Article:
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The 10 Rules of NC Engagement

1. Drop the games.

If you attempt to play games by messing with supply and demand, adding on Facebook, taking off Facebook, stirring for attention, using seduction and antagonism to get noticed, you will get burned. Badly. Get serious before the pain gets serious. NC requires genuine commitment to ending the drama and back and forth. Are you ready to stop participating in the pattern that is established between you?

2. End negotiations.

Part of the reason why some people struggle initially with NC, is that they still keep looking for opportunities to engage their ex and rehash the events. They almost ask if they can have space, instead of stating that they're taking enforced space, when they decide to tell their ex what they're going to do. The message sent is "I am open to negotiation. I need your permission/agreement." NC communicates that you are no longer negotiating with them to give you the relationship you wanted or to do the right thing, especially because if you have to negotiate and coerce in the first place, you shouldn't be involved with them anyway.

3. Take care of you.

It's pretty damn difficult to get through a painful experience, if you don't actually treat yourself with love, care, trust, and respect. Do not punish yourself; nurture you. Sleep, eat, drink water, address any health concerns, exercise, leave the house, go to work, learn new things, read, spend time with friends and family, meet new people, try new experiences, do old things you stopped doing, laugh at yourself in a good way, talk nicely to yourself and be patient.

4. Eliminate/minimise the opportunities for access.

You know their means of reaching you, where you're connected to them, and where you're likely to meet them. Defriend on Facebook or hide their updates, screen calls or change your number if necessary, ask mutual friends not to feed information to you or your ex, and basically address the routes to you before they try them, so that you feel in control of yourself at your end.

5. Address the elephant in the NC room.

Got a property to sell? Need to formalise a separation? Need to put together an agreement on visitations and how you'll parent your children with your boundaries respected? Need to work together? Don't bury your head in the sand because the likelihood is that if you delay dealing with these things, in a few days, weeks, or months, these will become your reasons to end NC and reconnect, or to ruminate yourself into blame and guilt.

6. Clear out physical clutter.

If your place is dominated by their presence, have a big tidy and clearout, rearrange furniture, box away mementos, and return their stuff whether they want it back or not.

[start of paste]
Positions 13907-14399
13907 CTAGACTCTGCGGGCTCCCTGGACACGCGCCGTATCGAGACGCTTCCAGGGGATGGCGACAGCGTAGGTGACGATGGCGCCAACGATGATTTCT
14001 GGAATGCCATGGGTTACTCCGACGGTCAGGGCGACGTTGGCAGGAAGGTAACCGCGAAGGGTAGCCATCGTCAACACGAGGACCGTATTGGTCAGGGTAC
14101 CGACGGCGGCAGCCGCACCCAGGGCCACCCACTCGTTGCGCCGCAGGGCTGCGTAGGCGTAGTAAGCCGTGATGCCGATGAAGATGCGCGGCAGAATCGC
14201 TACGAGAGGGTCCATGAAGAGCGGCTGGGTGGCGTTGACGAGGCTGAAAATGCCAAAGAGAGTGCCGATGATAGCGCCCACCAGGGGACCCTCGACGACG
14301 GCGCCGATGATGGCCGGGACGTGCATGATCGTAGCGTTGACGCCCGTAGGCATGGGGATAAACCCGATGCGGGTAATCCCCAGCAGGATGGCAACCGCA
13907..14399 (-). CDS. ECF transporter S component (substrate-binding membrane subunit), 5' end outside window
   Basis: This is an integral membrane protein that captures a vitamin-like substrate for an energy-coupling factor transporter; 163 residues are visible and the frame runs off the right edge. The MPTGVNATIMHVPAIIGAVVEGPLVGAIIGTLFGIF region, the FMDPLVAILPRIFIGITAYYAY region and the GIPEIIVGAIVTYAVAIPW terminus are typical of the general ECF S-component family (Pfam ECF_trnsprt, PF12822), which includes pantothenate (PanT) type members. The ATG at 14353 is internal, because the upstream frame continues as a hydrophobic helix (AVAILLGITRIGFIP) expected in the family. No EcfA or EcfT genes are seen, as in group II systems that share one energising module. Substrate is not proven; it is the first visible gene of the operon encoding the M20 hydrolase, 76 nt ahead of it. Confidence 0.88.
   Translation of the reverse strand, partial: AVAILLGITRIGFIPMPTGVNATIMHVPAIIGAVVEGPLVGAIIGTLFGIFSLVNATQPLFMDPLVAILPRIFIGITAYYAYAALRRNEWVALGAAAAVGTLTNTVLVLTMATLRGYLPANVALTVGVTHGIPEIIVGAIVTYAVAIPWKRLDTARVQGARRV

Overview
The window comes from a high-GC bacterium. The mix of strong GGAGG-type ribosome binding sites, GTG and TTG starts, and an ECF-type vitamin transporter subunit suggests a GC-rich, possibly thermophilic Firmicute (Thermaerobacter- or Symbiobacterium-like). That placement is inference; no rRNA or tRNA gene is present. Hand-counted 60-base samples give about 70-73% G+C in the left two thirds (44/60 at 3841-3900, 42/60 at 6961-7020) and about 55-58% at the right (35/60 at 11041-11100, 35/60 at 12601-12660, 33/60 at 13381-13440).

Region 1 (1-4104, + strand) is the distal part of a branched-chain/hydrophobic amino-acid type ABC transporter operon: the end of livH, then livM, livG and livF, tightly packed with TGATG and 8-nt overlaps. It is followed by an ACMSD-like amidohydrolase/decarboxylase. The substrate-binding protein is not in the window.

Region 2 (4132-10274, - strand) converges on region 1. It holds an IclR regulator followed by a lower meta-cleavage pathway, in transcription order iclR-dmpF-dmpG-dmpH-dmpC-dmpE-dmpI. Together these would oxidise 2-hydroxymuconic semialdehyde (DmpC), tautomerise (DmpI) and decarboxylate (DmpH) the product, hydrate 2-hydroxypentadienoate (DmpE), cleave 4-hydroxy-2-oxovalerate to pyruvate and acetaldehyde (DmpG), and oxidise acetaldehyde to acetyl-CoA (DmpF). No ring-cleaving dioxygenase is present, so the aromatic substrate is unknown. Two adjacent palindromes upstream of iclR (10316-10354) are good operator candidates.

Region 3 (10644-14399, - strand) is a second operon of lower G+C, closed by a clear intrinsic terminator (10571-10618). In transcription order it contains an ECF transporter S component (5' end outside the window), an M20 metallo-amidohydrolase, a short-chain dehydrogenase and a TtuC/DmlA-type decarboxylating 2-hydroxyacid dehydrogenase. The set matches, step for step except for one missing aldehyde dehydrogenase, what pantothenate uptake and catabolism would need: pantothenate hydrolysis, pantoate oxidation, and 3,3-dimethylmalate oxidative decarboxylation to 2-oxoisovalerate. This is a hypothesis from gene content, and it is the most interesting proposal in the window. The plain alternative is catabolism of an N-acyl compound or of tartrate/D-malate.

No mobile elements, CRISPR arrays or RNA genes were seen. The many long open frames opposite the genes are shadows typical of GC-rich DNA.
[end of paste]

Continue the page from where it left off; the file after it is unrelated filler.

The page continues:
7. Reflect before you attempt to break.

I said reflect though, not ruminate. Don't kneejerk out of NC just because the mood has struck you. Listen to your emotions, talk with yourself, ask yourself what you're really feeling, and be compassionate but firm. Remember why you've started NC. Be clearheaded about what you're trying to achieve - that in itself will dampen the urge to break it because you'll realise that it's not a productive use of your energy and would satisfy your ego immediately, but hurt it in the longer term.

8. Walk away when overwhelmed.

There are times when NC hits you and you just feel like you can't get a thought in place and you want to text, or phone, or whatever. At that point it's pretty damn difficult to reflect, so it's good to step away from the physical space of where you are. Take a walk, do some exercise, engage yourself in an activity - don't stew, trapped in the space. Sometimes it's as simple as getting out of bed where you're ruminating, making a cup of tea and breathing out.

9. Exhale often.

You'd be amazed how much you hold your breath or just don't breathe properly when you're stressed and in high thinking / agitation mode. And......breathe. Take a big deep breath and breathe out, especially when your mind is busy or when you're just about to do something you find difficult. Unlock yourself.

10. Park previous NC/breakup attempts.

Before I was successful at NC, I had many attempts. That in itself could have been enough to put me off, because why should I have thought that it was going to work? The previous attempts or any so-called 'mistakes' in your past don't matter. You're in a different time and space now. It's important not to project old experiences onto your present or future - you always know more than you did the last time. You're wiser now, even if you don't fully realise it yet. Treat this with the 'enthusiasm' (I know, I know), of a first attempt, or at the very least someone who believes in themselves.